A friend just got a car from one of those car collector places with the fancy showroom in Minneapolis... it sure looks cool, but so much is screwed up. Typical used car salesman, will tell you anything. The worst are (so far): a tranny pan mounting surface ground so uneven it had two gaskets on it and one bolt with a crooked helix-coil and of course it leaked; tranny linkage all screwed up; a single cylinder, racing master cylinder plumbed for both front and rear braking circuits; racing brake pads so hard they practically squeaked and squealed when the car was sitting still; a heater control valve installed backwards and inoperative (frozen open); no antifreeze just water; speedo uncalibrated; suspension so low it can hardly be put on a lift (despite adjustable coil-overs all around); door and trunk latches that didn't latch properly; no trunk seal; wiper mechs installed backwards so they hit each other; cooling fan inoperative unless the AC was on; no auto thermostatic switch for the AC / cooling fan; heat and AC on at the same time; hood latch inoperative - luckily the hood opens from the rear so it can't blow open; door glass won't fully rise; AC vents to the dash not connected to the AC unit. Otherwise, the car looks fantastic and the engine runs fantastic.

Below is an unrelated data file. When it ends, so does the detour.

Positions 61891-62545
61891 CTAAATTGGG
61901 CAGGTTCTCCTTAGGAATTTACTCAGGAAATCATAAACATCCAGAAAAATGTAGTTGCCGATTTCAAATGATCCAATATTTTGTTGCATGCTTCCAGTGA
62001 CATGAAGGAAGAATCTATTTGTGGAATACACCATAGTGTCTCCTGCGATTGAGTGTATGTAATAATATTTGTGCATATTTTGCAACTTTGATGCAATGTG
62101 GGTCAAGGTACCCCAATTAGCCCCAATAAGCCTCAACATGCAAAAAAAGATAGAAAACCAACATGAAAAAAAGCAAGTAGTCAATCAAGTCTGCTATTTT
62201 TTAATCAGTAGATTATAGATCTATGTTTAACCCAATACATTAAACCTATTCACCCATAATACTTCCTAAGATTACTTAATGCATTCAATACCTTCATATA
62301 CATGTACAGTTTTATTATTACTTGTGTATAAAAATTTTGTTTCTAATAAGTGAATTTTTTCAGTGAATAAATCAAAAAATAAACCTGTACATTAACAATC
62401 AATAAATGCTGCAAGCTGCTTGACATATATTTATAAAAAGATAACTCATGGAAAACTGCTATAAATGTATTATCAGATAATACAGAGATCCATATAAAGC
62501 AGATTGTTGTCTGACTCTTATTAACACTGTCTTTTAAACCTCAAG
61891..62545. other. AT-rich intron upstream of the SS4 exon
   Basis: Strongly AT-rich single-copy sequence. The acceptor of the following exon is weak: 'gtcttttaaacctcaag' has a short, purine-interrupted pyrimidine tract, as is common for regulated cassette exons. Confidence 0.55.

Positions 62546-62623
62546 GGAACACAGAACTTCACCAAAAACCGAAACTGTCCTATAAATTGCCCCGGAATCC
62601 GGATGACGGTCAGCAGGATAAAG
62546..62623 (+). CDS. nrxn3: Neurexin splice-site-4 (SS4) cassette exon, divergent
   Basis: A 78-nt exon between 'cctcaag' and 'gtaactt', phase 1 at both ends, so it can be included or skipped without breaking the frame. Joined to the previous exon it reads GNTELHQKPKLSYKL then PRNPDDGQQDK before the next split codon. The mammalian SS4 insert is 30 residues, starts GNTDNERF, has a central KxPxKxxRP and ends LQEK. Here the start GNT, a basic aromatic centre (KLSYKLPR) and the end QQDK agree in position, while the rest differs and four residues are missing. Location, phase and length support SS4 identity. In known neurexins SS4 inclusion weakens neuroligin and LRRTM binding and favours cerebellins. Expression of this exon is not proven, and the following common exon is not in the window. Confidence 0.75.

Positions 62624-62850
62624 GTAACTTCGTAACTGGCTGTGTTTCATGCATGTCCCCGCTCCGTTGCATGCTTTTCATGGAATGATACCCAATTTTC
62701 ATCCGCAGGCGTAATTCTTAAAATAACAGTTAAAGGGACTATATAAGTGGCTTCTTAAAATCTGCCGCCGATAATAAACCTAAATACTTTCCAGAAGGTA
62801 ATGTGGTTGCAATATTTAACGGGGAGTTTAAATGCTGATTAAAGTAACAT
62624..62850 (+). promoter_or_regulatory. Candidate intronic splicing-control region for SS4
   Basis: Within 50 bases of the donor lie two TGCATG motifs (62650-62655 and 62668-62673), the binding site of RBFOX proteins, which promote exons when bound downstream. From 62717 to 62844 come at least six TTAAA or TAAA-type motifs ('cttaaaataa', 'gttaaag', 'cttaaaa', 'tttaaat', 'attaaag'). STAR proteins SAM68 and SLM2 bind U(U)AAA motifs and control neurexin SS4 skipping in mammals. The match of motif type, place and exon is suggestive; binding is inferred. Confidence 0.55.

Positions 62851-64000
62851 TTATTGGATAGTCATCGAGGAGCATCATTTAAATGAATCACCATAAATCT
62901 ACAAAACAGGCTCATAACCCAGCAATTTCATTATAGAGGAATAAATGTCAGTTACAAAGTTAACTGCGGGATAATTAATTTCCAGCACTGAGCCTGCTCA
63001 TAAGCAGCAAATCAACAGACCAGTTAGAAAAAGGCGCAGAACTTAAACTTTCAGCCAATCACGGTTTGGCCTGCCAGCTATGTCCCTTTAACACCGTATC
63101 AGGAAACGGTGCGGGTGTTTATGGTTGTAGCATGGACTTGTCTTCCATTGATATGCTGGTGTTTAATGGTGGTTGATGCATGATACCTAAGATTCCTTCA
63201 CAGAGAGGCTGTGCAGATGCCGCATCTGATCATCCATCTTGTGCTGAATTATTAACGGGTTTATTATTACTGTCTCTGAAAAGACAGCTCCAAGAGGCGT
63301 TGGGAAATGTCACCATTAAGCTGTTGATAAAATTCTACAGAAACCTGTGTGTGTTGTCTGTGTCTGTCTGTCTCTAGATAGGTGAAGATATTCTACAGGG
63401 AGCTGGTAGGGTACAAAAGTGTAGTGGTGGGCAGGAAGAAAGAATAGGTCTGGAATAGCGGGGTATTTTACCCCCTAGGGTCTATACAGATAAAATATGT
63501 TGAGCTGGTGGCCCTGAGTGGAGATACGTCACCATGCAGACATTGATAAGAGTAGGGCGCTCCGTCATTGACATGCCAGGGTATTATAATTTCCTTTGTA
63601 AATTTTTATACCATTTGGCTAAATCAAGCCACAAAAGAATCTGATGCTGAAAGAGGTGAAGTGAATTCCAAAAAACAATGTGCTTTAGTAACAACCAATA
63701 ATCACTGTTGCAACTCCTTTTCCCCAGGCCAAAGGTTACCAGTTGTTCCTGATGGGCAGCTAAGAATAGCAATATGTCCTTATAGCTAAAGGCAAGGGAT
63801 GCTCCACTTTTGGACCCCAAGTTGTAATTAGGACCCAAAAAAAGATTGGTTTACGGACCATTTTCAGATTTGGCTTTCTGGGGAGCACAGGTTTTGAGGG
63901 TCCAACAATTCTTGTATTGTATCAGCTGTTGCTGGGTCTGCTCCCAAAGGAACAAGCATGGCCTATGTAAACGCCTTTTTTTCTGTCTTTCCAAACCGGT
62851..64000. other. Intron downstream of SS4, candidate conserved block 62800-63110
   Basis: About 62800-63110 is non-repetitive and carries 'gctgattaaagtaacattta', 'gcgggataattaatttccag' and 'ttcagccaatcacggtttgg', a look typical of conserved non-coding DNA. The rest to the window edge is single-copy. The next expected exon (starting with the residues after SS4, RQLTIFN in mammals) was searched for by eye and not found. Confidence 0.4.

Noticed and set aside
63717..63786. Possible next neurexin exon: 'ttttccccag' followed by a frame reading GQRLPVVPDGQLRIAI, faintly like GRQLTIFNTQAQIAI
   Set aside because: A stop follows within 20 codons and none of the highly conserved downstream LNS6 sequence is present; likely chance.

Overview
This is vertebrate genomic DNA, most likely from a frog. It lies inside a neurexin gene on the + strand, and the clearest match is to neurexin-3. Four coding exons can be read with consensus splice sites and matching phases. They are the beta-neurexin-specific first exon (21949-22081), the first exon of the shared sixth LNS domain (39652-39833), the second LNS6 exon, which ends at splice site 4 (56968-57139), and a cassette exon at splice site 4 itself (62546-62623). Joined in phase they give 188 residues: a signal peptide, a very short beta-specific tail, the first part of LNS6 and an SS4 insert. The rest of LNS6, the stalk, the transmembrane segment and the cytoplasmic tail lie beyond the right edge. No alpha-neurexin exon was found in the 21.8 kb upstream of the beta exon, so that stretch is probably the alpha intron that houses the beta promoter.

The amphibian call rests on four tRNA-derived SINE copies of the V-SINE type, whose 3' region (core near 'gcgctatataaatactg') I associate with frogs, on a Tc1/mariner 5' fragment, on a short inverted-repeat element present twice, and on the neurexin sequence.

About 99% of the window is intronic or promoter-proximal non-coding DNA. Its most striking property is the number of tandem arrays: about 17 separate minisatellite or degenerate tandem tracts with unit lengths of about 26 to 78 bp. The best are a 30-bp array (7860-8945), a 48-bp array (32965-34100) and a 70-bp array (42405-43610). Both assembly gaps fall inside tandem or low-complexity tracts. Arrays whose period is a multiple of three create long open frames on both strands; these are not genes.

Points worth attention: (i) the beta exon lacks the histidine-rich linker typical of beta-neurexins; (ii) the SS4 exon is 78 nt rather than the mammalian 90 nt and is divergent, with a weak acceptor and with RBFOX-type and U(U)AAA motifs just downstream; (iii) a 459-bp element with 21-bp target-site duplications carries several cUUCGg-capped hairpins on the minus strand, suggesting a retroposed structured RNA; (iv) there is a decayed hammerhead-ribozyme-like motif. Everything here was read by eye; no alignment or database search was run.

Last edited: May 26, 2021
    AHotRod, F-ONE, texasred and 3 others like this.

  5. Mr48chev
    Joined: Dec 28, 2007
    Posts: 29,180